What is M.E.?
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Diagnosing M.E.

Diagnosing M.E.

Scientists have not yet found biological abnormalities in M.E. that are specific enough to be used as a diagnostic test (even though abnormalities in the brain and the immune system show very clearly that this is a serious, systemic illness).

A doctor will assess medical history, recognise the typical symptom pattern of M.E. and conduct basic tests, for example on blood or urine samples, to rule out other conditions; several visits to the doctor might be needed.

Many illnesses can sound quite similar in their symptoms and excluding other conditions is an essential part of the process to inform a diagnosis.

The earlier the illness is recognised, the sooner symptom management and support can begin. Some people with M.E. find it helps to keep a diary of their symptoms so that they can take this to their GP.

Once you have a diagnosis of M.E. your GP may be able to refer you to an M.E. specialist (subject to availability in your area) who can offer options for managing your symptoms.

Our booklet, Newly diagnosed with M.E., has advice for you and your GP, facts about M.E., guidance to help you be an active partner in your own care, suggestions for questions for you to ask your GP and information about existing guidelines.

It has been formally endorsed by the National Institute for Health and Care Excellence (NICE), as it refers to some of the existing recommendations in the NICE guideline on M.E., specifically:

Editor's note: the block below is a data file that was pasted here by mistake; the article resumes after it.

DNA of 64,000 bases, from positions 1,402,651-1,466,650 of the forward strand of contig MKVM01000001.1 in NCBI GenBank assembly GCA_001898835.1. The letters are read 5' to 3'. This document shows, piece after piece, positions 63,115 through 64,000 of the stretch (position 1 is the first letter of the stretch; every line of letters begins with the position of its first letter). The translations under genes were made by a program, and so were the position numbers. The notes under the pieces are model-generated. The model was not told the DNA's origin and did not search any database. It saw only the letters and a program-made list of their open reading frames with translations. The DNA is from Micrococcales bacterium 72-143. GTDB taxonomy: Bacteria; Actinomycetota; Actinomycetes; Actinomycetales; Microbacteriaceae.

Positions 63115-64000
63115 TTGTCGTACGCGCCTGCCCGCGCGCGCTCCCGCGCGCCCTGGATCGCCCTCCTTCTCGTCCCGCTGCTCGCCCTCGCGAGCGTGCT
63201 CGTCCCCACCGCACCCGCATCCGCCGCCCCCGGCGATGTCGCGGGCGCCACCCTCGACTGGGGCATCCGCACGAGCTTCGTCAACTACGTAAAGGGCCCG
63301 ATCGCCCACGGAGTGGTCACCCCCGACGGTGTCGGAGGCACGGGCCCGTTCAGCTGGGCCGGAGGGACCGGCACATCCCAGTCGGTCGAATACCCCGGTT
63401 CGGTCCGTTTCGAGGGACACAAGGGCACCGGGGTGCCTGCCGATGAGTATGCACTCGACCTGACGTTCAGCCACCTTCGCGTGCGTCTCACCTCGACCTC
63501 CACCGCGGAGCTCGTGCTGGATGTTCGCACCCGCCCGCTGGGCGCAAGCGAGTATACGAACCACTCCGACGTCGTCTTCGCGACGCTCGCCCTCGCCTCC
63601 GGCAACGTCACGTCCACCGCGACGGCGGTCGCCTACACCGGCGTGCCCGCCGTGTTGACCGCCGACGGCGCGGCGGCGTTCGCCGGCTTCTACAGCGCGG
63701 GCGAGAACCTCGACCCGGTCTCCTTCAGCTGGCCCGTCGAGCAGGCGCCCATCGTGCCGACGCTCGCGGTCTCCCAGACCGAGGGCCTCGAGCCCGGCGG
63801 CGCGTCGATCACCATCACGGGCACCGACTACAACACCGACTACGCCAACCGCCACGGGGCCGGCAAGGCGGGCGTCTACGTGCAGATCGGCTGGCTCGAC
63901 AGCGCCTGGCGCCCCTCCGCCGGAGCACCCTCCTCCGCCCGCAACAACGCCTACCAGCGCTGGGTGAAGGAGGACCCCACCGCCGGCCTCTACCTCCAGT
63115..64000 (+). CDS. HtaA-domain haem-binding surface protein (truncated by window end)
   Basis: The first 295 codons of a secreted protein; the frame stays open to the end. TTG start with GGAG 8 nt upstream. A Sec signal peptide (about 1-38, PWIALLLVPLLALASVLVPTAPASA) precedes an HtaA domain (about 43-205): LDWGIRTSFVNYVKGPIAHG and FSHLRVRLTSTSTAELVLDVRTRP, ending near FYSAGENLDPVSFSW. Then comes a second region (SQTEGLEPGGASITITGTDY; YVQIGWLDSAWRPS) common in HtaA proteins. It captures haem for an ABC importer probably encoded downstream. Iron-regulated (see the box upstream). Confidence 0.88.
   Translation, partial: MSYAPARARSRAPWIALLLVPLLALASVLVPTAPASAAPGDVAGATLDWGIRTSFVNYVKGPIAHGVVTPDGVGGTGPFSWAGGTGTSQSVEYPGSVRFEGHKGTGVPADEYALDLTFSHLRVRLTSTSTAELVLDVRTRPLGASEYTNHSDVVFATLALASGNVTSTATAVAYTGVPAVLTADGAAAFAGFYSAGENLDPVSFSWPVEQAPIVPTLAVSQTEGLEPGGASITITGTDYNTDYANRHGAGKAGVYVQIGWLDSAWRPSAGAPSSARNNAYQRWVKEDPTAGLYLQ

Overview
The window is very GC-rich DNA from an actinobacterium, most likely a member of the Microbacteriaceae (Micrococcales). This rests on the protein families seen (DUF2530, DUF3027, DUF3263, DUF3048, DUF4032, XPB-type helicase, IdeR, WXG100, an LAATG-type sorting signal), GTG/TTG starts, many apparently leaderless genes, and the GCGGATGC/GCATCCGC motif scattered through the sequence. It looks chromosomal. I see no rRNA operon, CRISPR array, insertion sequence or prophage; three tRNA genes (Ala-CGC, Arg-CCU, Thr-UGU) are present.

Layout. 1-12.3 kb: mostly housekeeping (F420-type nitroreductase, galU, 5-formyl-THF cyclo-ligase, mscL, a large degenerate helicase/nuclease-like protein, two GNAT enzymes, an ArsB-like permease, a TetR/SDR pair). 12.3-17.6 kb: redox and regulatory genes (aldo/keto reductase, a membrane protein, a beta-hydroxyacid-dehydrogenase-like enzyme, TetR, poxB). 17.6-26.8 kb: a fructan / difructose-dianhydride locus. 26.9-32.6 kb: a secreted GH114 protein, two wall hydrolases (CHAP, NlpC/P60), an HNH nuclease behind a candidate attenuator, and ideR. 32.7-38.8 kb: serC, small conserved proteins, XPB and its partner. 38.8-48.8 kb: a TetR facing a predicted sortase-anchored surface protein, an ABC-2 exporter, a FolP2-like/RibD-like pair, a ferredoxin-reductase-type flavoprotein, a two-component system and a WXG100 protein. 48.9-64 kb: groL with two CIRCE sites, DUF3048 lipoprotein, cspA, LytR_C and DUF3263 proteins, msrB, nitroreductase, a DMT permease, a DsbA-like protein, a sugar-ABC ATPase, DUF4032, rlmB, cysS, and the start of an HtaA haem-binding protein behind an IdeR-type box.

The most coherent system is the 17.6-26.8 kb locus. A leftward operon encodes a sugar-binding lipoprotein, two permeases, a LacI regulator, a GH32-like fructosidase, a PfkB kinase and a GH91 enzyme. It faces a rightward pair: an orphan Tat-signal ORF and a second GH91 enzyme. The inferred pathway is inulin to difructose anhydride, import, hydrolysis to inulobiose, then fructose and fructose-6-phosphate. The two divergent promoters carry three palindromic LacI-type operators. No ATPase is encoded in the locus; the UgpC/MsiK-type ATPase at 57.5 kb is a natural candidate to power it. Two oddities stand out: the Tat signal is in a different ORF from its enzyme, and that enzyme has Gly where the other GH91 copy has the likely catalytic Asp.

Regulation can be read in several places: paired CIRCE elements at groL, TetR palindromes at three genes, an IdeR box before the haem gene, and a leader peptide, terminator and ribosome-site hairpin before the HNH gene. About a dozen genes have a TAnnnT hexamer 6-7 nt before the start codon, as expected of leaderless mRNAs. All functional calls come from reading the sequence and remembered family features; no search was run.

• the time in which a diagnosis should be made
  • the right of all patients to shared decision making
  • the need for individualised, person-centred programmes of symptom management and support for people with M.E.

UK guidelines for M.E.

The 2007 NICE guideline for M.E. for England and Wales (undergoing essential updates, though this process has been delayed due to the Coronavirus pandemic) states that a diagnosis should be made after other possible diagnoses have been excluded and the symptoms have persisted for:

  • four months in an adult
  • three months in a child or young person; the diagnosis should be made or confirmed by a paediatrician.

It also says that a diagnosis of M.E. should be reconsidered if none of the following key features are present:

  • post-exertional fatigue or malaise
  • cognitive difficulties
  • sleep disturbance
  • chronic pain.

We are concerned that a small number of people with M.E. are being challenged by their healthcare professional as to the validity of their M.E. diagnosis, and instead being told that they have medically unexplained symptoms. If you are concerned by the definition of M.E. used by your healthcare professional, please contact us.

The 2010 Scottish Good Practice Statement (SGPS) on M.E. provides GPs with guidance on the differential diagnosis and clinical management of patients with M.E. It recommends making a formal positive diagnosis three-four months into the illness, based on symptom pattern, and excluding other conditions as appropriate.

There is no official guideline in Northern Ireland, though some doctors choose to use the NICE guideline, and currently no specialist services. The support group Hope 4 M.E. and Fibro is a great resource for information and support in Northern Ireland.


Research developments in diagnosis

While there is currently no diagnostic test specifically for M.E., in 2017, Australian researchers announced that they had identified a blood protein with the potential to become a test for M.E. In April 2019, researchers at Stanford said they were piloting another type of blood test to identify M.E., based on how a person’s immune cells respond to stress.

Small studies like these - the Stanford research looked at samples from just 40 people - must be replicated and validated, with many more people and disease controls. Nevertheless, these developments are enormously encouraging.